1. Why are teenagers more affected than adults by sexual content in the media?
I don’t know that teenagers are more affected by sexual content than adults are. I do know that teenagers run a terrible risk when they engage in sexual activity as a result of being sexually stirred by what they see in the media. Another thing I know is that much of the sexual content in the media is targeted to the teenage demographic and is, therefore, more titillating to teens than to adults.
2. Do T.V. programs with sexual content influence a young person’s decision to have sex? Why?
There is an ongoing debate about how much influence television has on people’s behavior. I don’t think it is a legitimate debate when advertisers spend billions of dollars on 30 second advertisements. They certainly think that television influences behavior; they believe and they have data to prove that people go out and buy their products because of the effectiveness of a particular advertisement. Likewise, I am convinced that television influences young people’s decisions and that certain special interest groups use that influence to achieve their purposes. For instance, the gay lobbyists have made significant strides in getting a more positive and pervasive gay presence in television programming because they are convinced that it will change public opinion and attitudes. Likewise, programs like “Friends” and “Sex and the City” help to shape attitudes and behavior. Recently, Whoopie Goldberg commented that American parents have no idea that their kids are absorbing ghetto culture and values through rap and music videos. She makes an important point: young people absorb the values of the culture that surrounds them and especially the music and entertainment that bombards their minds all day long.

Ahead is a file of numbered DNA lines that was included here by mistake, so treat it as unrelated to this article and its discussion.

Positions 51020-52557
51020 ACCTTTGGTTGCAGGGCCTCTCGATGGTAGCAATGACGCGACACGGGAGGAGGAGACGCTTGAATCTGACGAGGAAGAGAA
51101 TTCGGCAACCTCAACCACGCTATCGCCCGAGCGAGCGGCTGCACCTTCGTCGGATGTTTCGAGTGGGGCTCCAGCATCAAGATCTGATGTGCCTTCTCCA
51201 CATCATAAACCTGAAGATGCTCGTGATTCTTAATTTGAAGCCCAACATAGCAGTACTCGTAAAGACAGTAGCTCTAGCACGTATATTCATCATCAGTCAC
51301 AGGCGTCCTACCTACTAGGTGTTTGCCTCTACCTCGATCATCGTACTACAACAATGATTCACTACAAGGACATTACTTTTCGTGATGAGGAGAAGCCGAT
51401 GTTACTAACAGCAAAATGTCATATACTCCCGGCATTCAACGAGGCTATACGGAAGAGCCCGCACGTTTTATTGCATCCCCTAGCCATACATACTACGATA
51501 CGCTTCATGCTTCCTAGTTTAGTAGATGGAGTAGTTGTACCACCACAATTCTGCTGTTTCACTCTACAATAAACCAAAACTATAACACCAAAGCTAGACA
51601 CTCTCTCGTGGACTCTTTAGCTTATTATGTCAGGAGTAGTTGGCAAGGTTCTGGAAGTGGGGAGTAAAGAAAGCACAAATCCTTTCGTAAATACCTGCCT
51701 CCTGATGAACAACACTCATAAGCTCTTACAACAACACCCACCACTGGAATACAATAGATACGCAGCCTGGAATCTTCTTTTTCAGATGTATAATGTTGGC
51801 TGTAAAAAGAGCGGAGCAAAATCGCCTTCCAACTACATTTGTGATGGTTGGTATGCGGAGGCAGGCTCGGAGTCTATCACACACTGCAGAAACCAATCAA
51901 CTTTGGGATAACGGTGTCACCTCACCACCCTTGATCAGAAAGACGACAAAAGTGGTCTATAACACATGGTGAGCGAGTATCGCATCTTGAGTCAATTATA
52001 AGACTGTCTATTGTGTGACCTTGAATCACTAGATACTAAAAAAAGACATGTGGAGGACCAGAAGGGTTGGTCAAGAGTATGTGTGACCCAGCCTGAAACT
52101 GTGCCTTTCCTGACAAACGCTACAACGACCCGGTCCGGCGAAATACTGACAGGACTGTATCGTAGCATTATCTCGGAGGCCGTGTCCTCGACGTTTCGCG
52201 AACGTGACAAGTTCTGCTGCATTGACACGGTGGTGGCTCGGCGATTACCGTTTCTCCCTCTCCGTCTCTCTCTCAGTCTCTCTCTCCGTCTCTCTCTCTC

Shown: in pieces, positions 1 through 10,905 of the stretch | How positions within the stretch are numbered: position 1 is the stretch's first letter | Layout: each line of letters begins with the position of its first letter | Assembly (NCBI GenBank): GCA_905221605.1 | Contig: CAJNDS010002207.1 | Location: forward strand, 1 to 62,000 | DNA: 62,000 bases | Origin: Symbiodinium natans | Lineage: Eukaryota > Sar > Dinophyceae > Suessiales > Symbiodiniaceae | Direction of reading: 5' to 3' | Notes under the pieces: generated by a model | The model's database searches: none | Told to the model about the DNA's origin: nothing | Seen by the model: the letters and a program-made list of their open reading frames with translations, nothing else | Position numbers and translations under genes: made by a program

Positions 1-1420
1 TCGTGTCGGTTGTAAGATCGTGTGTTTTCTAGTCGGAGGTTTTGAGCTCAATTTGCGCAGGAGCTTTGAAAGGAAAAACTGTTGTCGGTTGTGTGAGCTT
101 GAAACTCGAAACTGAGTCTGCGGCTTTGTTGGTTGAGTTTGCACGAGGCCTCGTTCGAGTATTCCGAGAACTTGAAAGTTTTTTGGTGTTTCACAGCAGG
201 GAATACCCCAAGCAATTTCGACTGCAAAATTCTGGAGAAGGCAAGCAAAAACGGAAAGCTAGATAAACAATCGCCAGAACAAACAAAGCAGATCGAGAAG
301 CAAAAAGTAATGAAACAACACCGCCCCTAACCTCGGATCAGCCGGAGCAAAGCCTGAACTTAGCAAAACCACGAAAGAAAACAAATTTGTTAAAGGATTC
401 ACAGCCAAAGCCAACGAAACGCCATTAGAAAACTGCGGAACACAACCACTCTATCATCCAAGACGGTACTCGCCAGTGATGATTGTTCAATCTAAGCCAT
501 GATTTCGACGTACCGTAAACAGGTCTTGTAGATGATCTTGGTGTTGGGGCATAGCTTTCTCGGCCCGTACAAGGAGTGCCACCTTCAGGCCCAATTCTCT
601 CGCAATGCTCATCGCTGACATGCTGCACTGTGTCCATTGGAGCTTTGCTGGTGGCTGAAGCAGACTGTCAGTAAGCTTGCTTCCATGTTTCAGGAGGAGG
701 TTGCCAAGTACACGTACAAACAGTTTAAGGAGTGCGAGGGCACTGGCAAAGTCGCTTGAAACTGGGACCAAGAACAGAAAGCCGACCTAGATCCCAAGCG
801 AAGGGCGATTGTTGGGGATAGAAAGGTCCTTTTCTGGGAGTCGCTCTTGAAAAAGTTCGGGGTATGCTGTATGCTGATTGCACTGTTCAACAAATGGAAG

3. Do TV Programs targeting teens often promote positive depictions of casual sexual relationships. How?
The overwhelming image on television and in the general media is of promiscuous sexuality and the pervasive attitude is that all sex is good, all the time. The depictions are totally unrealistic. For instance, they promote the idea that girls can enjoy sex without a relationship and that sexual feelings are instantaneous boy meets girl, they fall in bed, both end up happy. In reality, the girl usually thinks that the guy has strong feelings for her like she feels for him. When she discovers that he doesn’t, she feels used and discarded; there is not much for her in those quick groping sessions.
4. Do teens feel the need to have sex because TV and movies make it seem “normal” for teens to be sexually active. Why?
I think television and movie depictions give teens an excuse to act on their instincts and to abandon self-control and self-discipline. The attitudes that “everyone is doing it” and “only prudes say no” and that virginity is something that you discard as soon as possible exerts tremendous pressure on teenagers who want to fit in and be popular. One survey that I saw revealed that “peer pressure” was the prime reason that teenagers engaged in sexual intercourse.
5. Is it the older generation’s fault that sexual behavior among teens has increased?
I think that my generation has failed today’s generation because we have allowed the media and entertainment world to shape reality for teenagers today. We have also allowed the perpetuation of dangerous myths because we have been too busy with our own concerns to spend enough time with young people and we have been unwilling to straight-forwardly present TRUTH to them. As a result, teens have been left with information that was shaped by the popular media. Sadly, too many are now carrying unnecessary emotional baggage and cynical attitudes that will make it difficult for them to have meaningful relationships. In addition, a major problem is the change in attitude about morality. Today’s culture doesn’t admit to right and wrong. Thus, many young people reject Biblical standards as outdated and irrelevant in daily life and decision-making.
6. How has the rate of sexual behavior increased since the 19th Century?